Saturday, May 28, 2011

This Week in Luxembourg

The appeal in the state aid case of Kronoply and Kronoplex is a bit messy. The applicants at first instance were found by the General Court to have standing as non-addressee interested parties, but that court denied their application on the merits: The Commission was right not to raise objections to a case of state aid. Even though the Commission won, it appealed the admissibility finding. Without the original applicants participating in the appeal, the Grand Chamber nonetheless upheld the General Court’s judgement.

The Grand Chamber went where no other EU Institution had dared to go before: It imposed normal internal market rules on notaries. Commission v. Greece, Commission v. Germany, Commission v. Austria, Commission v. Portugal, Commission v. Luxembourg, Commission v. France, and Commission v. Belgium. When I did my stage in Brussels in 2006, the notaries were exempt from the services directive in all drafts, because apparently their powerful lobby made them untouchable.

The First Chamber held that art. 6(1)(1) of Decision 3/80 of the EU-Turkey Association Council (p. 184 here) has direct effect, meaning that the Netherlands have to continue to pay the full amount of disability payments to the plaintiffs-appellees. UWV v. Akdas et al.

The environmental lobby pretty much lost the case concerning the new Eemshaven and Rotterdam power plants in the Netherlands. The ECJ obviously confirmed the usual rule about directives whose transposition period is not yet over, such as Directive 2008/1, but refused to find direct effect for art. 4 of Directive 2001/81. The plaintiffs will have to make do with art. 6 of that Directive. Joined cases Stichting Natuur en Milieu et al. v. Groningen and Stichting Natuur en Milieu et al. v. Zuid-Holland (2x)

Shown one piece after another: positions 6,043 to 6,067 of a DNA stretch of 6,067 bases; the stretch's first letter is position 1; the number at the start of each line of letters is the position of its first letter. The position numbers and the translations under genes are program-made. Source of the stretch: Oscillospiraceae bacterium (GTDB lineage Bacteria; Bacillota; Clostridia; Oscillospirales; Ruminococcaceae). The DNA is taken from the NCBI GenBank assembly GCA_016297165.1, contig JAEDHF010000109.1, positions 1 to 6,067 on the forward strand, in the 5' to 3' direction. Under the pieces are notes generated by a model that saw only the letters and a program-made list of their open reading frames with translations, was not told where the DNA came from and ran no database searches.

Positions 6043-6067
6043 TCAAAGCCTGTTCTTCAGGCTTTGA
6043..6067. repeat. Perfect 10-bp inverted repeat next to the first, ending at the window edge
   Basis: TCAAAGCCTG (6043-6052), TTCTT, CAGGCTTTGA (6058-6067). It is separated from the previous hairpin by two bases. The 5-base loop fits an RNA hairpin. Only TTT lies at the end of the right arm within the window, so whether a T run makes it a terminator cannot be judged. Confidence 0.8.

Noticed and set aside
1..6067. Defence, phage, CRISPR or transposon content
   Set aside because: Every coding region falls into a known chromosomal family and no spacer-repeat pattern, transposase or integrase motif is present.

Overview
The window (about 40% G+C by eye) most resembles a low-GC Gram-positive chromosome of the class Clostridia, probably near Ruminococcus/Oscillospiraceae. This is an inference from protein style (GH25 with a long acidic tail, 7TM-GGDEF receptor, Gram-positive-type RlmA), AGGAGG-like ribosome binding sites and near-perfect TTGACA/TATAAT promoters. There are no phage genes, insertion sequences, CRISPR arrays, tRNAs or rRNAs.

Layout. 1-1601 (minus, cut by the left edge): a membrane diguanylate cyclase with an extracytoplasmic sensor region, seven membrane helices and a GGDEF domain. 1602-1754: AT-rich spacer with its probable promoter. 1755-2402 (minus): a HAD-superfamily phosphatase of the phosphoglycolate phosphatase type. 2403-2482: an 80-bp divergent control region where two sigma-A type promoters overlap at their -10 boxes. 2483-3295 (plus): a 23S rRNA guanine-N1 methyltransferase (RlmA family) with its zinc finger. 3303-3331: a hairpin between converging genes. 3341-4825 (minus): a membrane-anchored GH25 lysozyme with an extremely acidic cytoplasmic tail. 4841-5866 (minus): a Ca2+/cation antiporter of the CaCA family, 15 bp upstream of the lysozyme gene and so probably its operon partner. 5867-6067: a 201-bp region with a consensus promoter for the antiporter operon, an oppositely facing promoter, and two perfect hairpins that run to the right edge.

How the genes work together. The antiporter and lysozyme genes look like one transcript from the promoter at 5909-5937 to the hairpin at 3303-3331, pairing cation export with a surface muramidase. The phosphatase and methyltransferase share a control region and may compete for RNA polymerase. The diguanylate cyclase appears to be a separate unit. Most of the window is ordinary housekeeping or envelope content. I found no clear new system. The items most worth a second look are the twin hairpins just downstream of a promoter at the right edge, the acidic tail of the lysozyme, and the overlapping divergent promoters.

The Commission lost an infringement case against Spain, because it failed to prove that the offending public works contracts actually concerned “works” in the sense of the relevant directives. Commission v. Spain

AG Mengozzi is faced with what the US Supreme Court always conveniently calls “some appropriate measure of costs”: Which is more important in predatory pricing cases: marginal costs or average costs? The AG dodges the issue by focusing instead on another aspect of the case: Post Danmark may not cross-subsidise between ordinary mail business and its direct mail business, at least not as long as the former is subject to a universal service obligation, with all the concomitant benefits and obligations. Post Danmark v. Konkurrenceradet (NL, DE, FR)

AG Jääskinen proposed that the Court should sign off on the Belgian external scheme for dealing with complaints against suppliers of non-universal postal services. He argued that this scheme does not violate Directive 97/67, as the Belgian court had suggested. Express Line v. Belgisch Instituut voor postdiensten en telecommunicatie (NL,DE, FR)

AG Kokott considered the nullity of a contract concerning illegal state aid. She concluded that nullity is not the consequence of the illegality of the government guarantee in question, unless the recipient of the guarantee (i.e. the institution providing the loan) is itself the beneficiary of the illegal aid. Obviously, it will usually be the case that the beneficiary of the aid is the recipient of the money. Residex v. Rotterdam (NL, DE, FR)

Apparently, Germany refused to cooperate with a Court of Auditors investigation into “administrative cooperation in the field of value added tax”, and AG Trstenjak now argued that that was unlawful. Commission v. Germany

In Batchelor v. Commission, the General Court rejected the Commission’s invocation of the internal use (dialogue with the MS) and commercial secrets exceptions. The UK may not use its own threat that it will cause problems in case of disclosure as evidence of the fact that disclosure will undermine the decision-making process.

P.S. The archive of these emails is here.

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